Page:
Lowell has also been the subject of a number of novels. Some of the better known ones are: • Jack Kerouac, who was born in Lowell, set several biographical novels there, including Visions of Gerard and Doctor Sax.

• School Ties - Robert Mandel’s 1992 film starring Brendan Fraser, Matt Damon, Chris O’Donnell, Randall Batinkoff, & Andrew Lowery. Some of the opening scenes were filmed in Lowell. • High on Crack Street - An HBO film made in 1995 documenting the lives of three crack cocaine addicts. • Monkey Dance - 2004 documentary film by Julie Mallozzi on the lives of three Cambodian-American teenage adolescents in Lowell and how they were affected positively by traditional Cambodian dance, especially with Lowell’s Angkor Dance Troupe. • The Invention of Lying, a new film by director/writer/star Ricky Gervais was filmed principally in Lowell. The film also stars Jennifer Garner, Rob Lowe, and Tina Fey. • The Fighter, a new film by director Darren Aronofsky starring Mark Wahlberg based upon the life of Irish Mickey Ward. Shooting was to begin October 2008 in Lowell, Massachusetts.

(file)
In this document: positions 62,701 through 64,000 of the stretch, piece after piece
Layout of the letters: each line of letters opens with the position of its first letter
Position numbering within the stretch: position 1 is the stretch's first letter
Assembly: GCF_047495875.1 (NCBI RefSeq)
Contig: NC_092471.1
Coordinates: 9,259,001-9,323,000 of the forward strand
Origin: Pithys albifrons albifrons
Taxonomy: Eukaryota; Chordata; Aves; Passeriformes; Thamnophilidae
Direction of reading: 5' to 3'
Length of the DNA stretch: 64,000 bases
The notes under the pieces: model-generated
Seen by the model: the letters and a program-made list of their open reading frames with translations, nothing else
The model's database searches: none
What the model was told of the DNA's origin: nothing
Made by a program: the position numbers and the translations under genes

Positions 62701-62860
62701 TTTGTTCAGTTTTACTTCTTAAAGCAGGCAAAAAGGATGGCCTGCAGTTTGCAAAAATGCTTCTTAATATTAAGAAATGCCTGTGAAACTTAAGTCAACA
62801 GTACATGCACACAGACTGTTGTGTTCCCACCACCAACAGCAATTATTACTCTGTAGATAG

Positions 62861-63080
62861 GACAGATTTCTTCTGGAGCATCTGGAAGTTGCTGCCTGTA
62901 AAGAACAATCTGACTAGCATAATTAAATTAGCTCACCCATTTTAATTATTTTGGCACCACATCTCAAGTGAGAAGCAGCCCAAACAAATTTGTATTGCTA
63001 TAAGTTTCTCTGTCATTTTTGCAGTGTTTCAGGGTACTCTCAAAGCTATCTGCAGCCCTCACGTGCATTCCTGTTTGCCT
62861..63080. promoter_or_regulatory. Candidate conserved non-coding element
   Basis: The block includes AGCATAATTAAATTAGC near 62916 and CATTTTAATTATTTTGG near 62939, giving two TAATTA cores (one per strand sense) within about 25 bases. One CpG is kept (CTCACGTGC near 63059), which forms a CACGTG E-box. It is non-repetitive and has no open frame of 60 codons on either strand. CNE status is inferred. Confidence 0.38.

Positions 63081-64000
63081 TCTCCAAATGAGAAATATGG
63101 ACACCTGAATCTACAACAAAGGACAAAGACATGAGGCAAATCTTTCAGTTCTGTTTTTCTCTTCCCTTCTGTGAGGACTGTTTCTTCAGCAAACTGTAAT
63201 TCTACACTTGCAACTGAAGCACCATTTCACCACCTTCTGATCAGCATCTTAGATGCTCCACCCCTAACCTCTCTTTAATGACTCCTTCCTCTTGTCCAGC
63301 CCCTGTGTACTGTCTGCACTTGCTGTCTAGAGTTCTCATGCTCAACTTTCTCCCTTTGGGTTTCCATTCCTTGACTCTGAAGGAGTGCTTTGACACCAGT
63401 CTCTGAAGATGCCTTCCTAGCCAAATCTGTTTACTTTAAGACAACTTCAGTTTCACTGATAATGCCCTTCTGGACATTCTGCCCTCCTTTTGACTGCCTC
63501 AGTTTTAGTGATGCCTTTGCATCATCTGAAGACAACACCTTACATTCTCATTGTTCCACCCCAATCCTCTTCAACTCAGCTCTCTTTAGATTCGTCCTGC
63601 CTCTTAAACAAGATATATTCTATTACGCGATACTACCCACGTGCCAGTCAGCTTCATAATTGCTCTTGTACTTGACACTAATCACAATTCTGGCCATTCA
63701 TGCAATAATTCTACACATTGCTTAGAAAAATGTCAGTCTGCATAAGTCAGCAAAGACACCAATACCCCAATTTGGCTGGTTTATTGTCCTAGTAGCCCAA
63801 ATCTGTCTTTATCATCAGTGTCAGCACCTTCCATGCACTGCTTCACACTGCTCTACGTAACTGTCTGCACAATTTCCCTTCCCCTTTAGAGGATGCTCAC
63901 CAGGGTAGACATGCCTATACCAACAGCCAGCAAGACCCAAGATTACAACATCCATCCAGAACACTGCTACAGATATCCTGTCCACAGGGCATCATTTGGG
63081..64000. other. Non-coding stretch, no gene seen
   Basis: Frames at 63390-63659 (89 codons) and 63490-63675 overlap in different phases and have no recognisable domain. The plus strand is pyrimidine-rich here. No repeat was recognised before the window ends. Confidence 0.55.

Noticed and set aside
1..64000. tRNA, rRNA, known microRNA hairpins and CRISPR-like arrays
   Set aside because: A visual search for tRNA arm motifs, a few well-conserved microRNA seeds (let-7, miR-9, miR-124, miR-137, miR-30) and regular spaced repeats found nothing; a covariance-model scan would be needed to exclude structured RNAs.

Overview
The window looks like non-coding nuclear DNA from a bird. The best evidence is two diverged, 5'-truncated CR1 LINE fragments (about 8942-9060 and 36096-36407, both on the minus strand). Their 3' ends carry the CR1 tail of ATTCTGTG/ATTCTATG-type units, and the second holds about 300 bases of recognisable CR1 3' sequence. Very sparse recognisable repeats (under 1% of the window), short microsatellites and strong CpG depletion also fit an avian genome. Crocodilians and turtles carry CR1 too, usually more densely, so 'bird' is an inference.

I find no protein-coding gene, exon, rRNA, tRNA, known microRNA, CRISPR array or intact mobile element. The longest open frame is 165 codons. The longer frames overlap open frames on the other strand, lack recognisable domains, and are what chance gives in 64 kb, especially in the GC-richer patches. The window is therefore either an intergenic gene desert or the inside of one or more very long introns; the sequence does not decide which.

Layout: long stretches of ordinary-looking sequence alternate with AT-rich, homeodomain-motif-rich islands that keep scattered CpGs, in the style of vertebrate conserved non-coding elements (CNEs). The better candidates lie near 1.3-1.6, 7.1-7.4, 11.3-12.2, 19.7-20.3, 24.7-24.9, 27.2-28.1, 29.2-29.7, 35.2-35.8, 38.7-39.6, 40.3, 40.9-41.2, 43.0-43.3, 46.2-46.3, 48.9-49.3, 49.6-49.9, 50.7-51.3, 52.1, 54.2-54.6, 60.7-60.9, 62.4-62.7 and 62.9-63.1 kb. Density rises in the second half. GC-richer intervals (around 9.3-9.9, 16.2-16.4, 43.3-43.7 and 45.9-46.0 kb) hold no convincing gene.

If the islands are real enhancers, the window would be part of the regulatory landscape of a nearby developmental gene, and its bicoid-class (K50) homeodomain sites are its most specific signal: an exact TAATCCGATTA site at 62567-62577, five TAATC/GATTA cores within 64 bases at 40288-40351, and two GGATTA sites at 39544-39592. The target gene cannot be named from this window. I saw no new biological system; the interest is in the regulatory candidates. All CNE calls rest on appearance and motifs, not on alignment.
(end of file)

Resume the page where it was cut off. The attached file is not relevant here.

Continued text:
Notable residents
Memorial stone of Jack Kerouac in Lowell, Mass. (USA) • Katherine Paterson’s novel "Lyddie" tells the fictional story of a Lowell Mill Girl in the nineteenth century who fights for • Charles Herbert Allen, Governor of Puerto Rico • James Taylor Ames, born in Lowell, noted manufacturer[7] • Michael Ansara, actor